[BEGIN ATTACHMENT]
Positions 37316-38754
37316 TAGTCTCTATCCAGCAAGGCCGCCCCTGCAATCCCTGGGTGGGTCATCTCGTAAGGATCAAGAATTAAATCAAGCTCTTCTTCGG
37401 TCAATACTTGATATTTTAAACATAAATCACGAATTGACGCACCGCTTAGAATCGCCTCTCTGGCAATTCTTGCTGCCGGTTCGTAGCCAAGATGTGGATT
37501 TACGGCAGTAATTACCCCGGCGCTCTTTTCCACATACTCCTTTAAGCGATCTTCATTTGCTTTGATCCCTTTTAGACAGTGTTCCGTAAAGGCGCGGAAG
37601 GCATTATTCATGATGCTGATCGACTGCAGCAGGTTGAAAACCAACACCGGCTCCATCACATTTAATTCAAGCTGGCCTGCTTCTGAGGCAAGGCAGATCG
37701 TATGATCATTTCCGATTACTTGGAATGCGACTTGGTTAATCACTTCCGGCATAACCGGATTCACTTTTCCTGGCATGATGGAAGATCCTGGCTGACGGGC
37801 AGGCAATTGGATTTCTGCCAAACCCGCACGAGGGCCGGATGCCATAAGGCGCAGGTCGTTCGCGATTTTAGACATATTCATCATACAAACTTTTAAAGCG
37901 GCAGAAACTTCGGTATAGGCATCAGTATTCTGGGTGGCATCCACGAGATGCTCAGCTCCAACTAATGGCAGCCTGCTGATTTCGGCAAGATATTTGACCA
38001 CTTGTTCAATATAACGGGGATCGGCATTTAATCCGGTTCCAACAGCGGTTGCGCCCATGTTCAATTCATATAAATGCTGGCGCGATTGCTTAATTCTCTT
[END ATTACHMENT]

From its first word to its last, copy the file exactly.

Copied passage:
Positions 37316-38754
37316 TAGTCTCTATCCAGCAAGGCCGCCCCTGCAATCCCTGGGTGGGTCATCTCGTAAGGATCAAGAATTAAATCAAGCTCTTCTTCGG
37401 TCAATACTTGATATTTTAAACATAAATCACGAATTGACGCACCGCTTAGAATCGCCTCTCTGGCAATTCTTGCTGCCGGTTCGTAGCCAAGATGTGGATT
37501 TACGGCAGTAATTACCCCGGCGCTCTTTTCCACATACTCCTTTAAGCGATCTTCATTTGCTTTGATCCCTTTTAGACAGTGTTCCGTAAAGGCGCGGAAG
37601 GCATTATTCATGATGCTGATCGACTGCAGCAGGTTGAAAACCAACACCGGCTCCATCACATTTAATTCAAGCTGGCCTGCTTCTGAGGCAAGGCAGATCG
37701 TATGATCATTTCCGATTACTTGGAATGCGACTTGGTTAATCACTTCCGGCATAACCGGATTCACTTTTCCTGGCATGATGGAAGATCCTGGCTGACGGGC
37801 AGGCAATTGGATTTCTGCCAAACCCGCACGAGGGCCGGATGCCATAAGGCGCAGGTCGTTCGCGATTTTAGACATATTCATCATACAAACTTTTAAAGCG
37901 GCAGAAACTTCGGTATAGGCATCAGTATTCTGGGTGGCATCCACGAGATGCTCAGCTCCAACTAATGGCAGCCTGCTGATTTCGGCAAGATATTTGACCA
38001 CTTGTTCAATATAACGGGGATCGGCATTTAATCCGGTTCCAACAGCGGTTGCGCCCATGTTCAATTCATATAAATGCTGGCGCGATTGCTTAATTCTCTT